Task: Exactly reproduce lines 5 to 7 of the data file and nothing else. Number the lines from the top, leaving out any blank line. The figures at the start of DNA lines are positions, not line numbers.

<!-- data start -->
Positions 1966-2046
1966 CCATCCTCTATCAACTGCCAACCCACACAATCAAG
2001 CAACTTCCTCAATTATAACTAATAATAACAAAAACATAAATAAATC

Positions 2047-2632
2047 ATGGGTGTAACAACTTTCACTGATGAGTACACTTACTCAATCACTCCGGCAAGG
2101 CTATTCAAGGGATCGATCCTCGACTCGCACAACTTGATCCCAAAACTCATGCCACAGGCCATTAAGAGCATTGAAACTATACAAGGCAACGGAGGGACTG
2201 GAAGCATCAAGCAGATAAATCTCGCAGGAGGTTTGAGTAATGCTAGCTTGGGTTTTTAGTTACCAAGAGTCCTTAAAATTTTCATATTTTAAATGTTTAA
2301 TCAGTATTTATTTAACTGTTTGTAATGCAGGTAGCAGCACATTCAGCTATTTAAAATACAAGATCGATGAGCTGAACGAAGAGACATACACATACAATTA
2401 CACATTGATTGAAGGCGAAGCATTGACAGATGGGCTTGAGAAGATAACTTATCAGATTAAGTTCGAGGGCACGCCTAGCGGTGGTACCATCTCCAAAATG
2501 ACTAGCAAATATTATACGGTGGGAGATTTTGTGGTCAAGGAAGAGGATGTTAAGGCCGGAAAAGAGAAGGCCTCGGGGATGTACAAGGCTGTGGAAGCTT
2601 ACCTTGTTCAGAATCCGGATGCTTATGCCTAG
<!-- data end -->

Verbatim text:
2047 ATGGGTGTAACAACTTTCACTGATGAGTACACTTACTCAATCACTCCGGCAAGG
2101 CTATTCAAGGGATCGATCCTCGACTCGCACAACTTGATCCCAAAACTCATGCCACAGGCCATTAAGAGCATTGAAACTATACAAGGCAACGGAGGGACTG
2201 GAAGCATCAAGCAGATAAATCTCGCAGGAGGTTTGAGTAATGCTAGCTTGGGTTTTTAGTTACCAAGAGTCCTTAAAATTTTCATATTTTAAATGTTTAA